1. Magic in fantasy is often times both overused and underused.

    It can be overused in the combat arena. People are so focused on giving their mage character flashy or powerful or just plain cool spells, that they nelegect to let their mage think stragetically or tactically. Or occasionally ignore their list of spells for punching the bad guy in the nose because he was expecting magic, not punches, from a squishy wizard.

    Or the powerful magic is supposed to make us the readers forget that plot-holes, or wasted opportunites, or just-plain-makes-no-sense-even-within-the-context-of-this-universe, or the fact that the Villain is a Sue who has been locked into God Mode since day one and always knows things that they have no way of knowing and can always counter anything save for the Dues Ex Machina the author pulls out at the last minute . . .

    Cool magic doesn’t replace good storytelling. And there is a lot of bad storytelling out there. Which is a shame because a lot of those bad storytelling things have or had a lot of potentinal . . . which is probably why one’s fic bunnies spend much time chewing on those series.

    It’s underused in that they forget Mundane Utility. How many stories can you think of where the heroes use their powers for normal, everyday, not saving the world stuff in addition to saving the world, daring do stuff? And if they do, how often it is shown outside of a gag moment? Do you ever want to shout at the characters “What do you meant you can’t start a fire without matches! You have fire powers! Or fire spells! And plenty of kindling!”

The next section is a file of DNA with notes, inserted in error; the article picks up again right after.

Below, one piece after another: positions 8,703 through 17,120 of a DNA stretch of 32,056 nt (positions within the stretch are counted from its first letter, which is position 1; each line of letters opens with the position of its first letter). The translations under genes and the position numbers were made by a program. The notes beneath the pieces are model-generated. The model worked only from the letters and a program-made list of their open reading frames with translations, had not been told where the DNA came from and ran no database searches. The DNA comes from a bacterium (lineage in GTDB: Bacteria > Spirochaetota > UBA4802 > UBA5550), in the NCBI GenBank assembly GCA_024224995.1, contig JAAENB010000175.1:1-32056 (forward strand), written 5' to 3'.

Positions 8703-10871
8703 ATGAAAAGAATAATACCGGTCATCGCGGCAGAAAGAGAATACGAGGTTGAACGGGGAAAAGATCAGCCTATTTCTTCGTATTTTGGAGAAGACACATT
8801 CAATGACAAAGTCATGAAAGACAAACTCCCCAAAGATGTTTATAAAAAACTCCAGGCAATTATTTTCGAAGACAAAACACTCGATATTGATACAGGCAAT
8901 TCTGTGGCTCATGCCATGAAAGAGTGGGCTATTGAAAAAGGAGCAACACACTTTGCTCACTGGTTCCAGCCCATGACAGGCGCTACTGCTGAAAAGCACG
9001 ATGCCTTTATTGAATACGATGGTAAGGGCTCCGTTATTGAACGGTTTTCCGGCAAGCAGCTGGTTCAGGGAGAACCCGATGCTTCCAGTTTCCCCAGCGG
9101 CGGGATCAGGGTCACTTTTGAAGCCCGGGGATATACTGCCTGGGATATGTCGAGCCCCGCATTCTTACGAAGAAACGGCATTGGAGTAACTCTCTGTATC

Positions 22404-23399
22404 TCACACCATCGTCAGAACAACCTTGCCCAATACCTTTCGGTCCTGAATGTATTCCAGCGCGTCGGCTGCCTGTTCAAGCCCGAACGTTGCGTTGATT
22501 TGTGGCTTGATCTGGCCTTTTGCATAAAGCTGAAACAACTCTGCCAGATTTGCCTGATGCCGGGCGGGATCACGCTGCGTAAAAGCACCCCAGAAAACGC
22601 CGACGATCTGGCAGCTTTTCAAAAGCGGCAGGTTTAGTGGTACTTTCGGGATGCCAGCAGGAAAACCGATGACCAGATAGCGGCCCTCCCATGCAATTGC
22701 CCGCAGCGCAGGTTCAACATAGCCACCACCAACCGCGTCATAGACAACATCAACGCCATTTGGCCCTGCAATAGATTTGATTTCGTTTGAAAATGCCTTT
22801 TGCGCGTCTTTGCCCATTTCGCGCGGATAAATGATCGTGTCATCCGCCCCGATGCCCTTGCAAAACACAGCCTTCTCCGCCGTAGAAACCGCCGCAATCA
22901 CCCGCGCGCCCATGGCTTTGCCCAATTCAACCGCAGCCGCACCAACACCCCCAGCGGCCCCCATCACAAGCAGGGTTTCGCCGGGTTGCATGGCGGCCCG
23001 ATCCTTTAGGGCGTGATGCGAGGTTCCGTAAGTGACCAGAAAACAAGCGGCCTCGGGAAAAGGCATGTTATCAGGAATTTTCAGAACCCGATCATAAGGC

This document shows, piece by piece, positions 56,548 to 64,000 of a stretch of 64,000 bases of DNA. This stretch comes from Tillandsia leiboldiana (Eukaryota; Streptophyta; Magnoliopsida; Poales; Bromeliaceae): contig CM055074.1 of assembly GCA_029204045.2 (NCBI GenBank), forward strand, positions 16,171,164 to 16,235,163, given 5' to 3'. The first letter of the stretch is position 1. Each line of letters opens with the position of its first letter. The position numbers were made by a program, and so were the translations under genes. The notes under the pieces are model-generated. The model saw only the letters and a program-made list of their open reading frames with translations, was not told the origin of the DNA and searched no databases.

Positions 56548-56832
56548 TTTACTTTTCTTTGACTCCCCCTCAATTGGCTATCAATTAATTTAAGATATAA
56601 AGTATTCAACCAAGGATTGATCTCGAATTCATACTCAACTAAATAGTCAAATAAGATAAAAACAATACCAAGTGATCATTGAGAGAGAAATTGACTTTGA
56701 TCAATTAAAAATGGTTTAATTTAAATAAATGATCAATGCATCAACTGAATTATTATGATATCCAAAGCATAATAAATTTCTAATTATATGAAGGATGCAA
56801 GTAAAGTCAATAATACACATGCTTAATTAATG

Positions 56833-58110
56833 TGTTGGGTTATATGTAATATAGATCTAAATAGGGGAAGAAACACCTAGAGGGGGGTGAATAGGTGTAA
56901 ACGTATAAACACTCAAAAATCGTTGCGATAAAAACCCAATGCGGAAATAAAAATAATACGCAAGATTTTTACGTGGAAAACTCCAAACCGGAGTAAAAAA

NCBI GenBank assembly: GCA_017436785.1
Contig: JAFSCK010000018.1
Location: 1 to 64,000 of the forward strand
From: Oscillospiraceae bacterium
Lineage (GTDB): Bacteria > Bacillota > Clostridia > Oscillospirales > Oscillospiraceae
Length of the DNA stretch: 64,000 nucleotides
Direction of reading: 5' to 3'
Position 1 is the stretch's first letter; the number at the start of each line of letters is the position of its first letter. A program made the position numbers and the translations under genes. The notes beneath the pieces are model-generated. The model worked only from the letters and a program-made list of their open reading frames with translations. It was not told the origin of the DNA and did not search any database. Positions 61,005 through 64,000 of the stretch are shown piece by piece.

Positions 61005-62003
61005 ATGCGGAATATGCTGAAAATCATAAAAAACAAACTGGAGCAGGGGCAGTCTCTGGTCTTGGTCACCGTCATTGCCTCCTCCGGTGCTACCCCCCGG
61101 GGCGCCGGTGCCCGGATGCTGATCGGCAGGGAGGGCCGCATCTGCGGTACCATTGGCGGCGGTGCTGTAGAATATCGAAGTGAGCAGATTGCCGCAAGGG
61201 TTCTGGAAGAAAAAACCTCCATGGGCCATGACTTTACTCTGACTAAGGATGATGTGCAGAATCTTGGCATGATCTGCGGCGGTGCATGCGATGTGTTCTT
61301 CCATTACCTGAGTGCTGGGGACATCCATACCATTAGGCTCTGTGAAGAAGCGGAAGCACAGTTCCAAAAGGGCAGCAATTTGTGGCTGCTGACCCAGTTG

Liked by 3 people

      1. wait, that got them in so much trouble….

        “Trouble is no reason to drink cold tea. Especially when it is meant to be served piping hot. How can you experience the wonderful play of taste and scent it’s supposed to have when it’s ice cold?”

        “Uncle!”

        Liked by 3 people

      2. He would. I can just see him saying that, face stuck somewhere between “Imparting wisdom” and “Pouting in Disappointment (How did I ever have a nephew with no head for the finer things?)”

        Liked by 3 people

  2. So I’ve tried to like the post, but it’s not letting me for whatever reason.